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Sunday, January 12, 2014

Some facts about Georgian wine you may not know

Jean Chardin (1643 – 1713)
by Levan Kakochashvili

12.01.2014. Many scientists believe that the cult of wine in Europe originated from Georgia. Thousands of years ago, people who inhabited the territory, which today we call Georgia,were familiar with the process of wine making from grape. Proof of this can be found in Xenophon’s (431 BC) and Strabo’s (II c. BC) works, while archaeological sources indicate the existence of winemaking in Georgia as far back as 8000 BC.

In the 4th century St. Nino, enlightener of Georgia, came to Georgia from Cappadocia with a grapevine cross twined into her hair. In the 9th century, at the Academy of Education, located in the old Georgian city of Ikalto (Kakheti), a winemaking faculty was founded.

The famous French traveler Jean Sharden [spelling correction: Chardin - HN] visited Georgia in 1669, and in his memoirs noted that the best Kakhetian wine was being exported in significant quantities to the Armenian region and the Ispahan court (a city in Persia) at a cost of 8 francs per pack. Hailing the quality of Georgian wine, he wrote: “... safe to say that nowhere people drink so much wine in such good quality as in Georgia”.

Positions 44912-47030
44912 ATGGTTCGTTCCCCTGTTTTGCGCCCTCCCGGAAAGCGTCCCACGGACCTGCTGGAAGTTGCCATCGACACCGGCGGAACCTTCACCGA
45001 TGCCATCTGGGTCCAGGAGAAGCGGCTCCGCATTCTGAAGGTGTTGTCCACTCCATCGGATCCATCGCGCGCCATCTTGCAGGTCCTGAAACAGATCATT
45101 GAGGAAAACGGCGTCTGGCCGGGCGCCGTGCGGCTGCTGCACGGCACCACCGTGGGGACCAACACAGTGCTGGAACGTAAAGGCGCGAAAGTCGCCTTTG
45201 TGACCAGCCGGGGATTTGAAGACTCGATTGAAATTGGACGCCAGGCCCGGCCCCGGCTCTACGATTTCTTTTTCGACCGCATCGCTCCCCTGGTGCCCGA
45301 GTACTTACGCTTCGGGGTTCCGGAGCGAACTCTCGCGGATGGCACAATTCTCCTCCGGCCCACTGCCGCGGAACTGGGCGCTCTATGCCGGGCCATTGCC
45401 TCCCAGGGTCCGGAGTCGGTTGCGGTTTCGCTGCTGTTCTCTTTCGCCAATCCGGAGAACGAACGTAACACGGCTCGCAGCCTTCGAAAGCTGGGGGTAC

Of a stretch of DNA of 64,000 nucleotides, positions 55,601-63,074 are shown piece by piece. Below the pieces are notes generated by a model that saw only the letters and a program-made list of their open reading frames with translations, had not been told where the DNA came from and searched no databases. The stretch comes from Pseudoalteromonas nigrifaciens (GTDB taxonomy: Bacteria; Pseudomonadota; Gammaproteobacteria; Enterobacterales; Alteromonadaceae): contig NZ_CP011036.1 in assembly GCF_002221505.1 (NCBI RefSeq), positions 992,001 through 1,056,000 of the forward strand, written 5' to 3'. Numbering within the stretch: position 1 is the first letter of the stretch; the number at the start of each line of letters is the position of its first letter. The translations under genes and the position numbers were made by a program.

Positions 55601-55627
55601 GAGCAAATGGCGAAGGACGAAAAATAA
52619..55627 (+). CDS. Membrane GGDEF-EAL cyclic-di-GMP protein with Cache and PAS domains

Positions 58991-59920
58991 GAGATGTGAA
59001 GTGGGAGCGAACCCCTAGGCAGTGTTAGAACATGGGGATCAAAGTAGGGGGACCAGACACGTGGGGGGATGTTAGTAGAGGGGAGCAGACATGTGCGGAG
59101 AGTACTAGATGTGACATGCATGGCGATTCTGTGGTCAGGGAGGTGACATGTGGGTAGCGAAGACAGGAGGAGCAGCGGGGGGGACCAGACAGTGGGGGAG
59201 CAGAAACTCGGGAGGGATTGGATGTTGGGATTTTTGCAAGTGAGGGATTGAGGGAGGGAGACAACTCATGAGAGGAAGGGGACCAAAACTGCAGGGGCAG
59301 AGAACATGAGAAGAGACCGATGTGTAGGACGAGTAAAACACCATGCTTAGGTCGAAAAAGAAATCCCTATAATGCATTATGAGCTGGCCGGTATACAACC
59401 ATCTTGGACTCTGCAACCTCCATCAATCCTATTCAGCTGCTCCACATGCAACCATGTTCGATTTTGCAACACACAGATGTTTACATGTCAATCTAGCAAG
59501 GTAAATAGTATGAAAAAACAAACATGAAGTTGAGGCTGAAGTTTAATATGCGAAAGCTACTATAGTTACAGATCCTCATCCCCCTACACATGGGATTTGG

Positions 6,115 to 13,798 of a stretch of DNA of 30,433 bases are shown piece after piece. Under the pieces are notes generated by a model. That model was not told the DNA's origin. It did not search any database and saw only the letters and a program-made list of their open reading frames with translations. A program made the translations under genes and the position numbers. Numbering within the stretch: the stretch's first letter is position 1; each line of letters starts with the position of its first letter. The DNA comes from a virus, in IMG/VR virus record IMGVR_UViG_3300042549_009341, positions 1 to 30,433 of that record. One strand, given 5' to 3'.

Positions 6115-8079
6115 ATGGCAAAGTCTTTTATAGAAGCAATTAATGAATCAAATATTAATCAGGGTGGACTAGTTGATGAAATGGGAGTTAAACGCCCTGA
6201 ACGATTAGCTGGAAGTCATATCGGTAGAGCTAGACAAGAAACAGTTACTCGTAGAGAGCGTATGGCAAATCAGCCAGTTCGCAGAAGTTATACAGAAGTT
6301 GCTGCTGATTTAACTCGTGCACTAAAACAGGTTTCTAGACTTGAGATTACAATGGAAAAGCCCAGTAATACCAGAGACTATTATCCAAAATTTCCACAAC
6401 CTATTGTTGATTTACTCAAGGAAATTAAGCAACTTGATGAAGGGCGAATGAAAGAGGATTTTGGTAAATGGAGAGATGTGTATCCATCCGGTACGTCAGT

According to Jacques Francois Gamba, the French Consul in Tbilisi “…in Georgia everyone, including a worker and a prince, drank wine with average daily consumption of five bottles per resident”. While visiting the Georgian Prince Alexander Chavchavadze in 1820, Gamba spoke fondly about the Prince’s wine estate Chateau Zegaani in Kakheti region, and emphasized its similarity to the European architecture of the 19th century.

Michael Ballas, a well-known winemaking researcher in the 19th century, asserted that Saperavi is only good when grown in its homeland, Kakheti, as it loses its outstanding taste when harvested elsewhere.

In the late 19th century, 10,925 hectares of vineyards in Kakheti were worth 2,000 Russian Rubles, a vast sum of money at the time. Back then, a teacher’s or doctor’s salary amounted to 10-15 Rubles and was considered to be a good income.

Famous wine guide and critic Robert Parker in 2004 made his list of predictions for what the global wine industry would look like in 2015. He asserted that wines made “without oak” would become popular, and “pure wine”, whose bouquets’ would not have impurities (caused by aging in oak) will gain a deserved position.

Wines “without oak” have been produced in Georgia for centuries: they are made in kvevri – red clay jars. Chateau Zegaani – the oldest winemaking estate in Kakheti - keeps 45 two-ton kvevris.

On December 4, 2013 UNESCO assigned the status of intangible cultural heritage to the method of winemaking in kvevri (see more detail here). It appears, therefore, that Parker’s prophecies are coming true.

Source

    Georgian Wine Catalogue      

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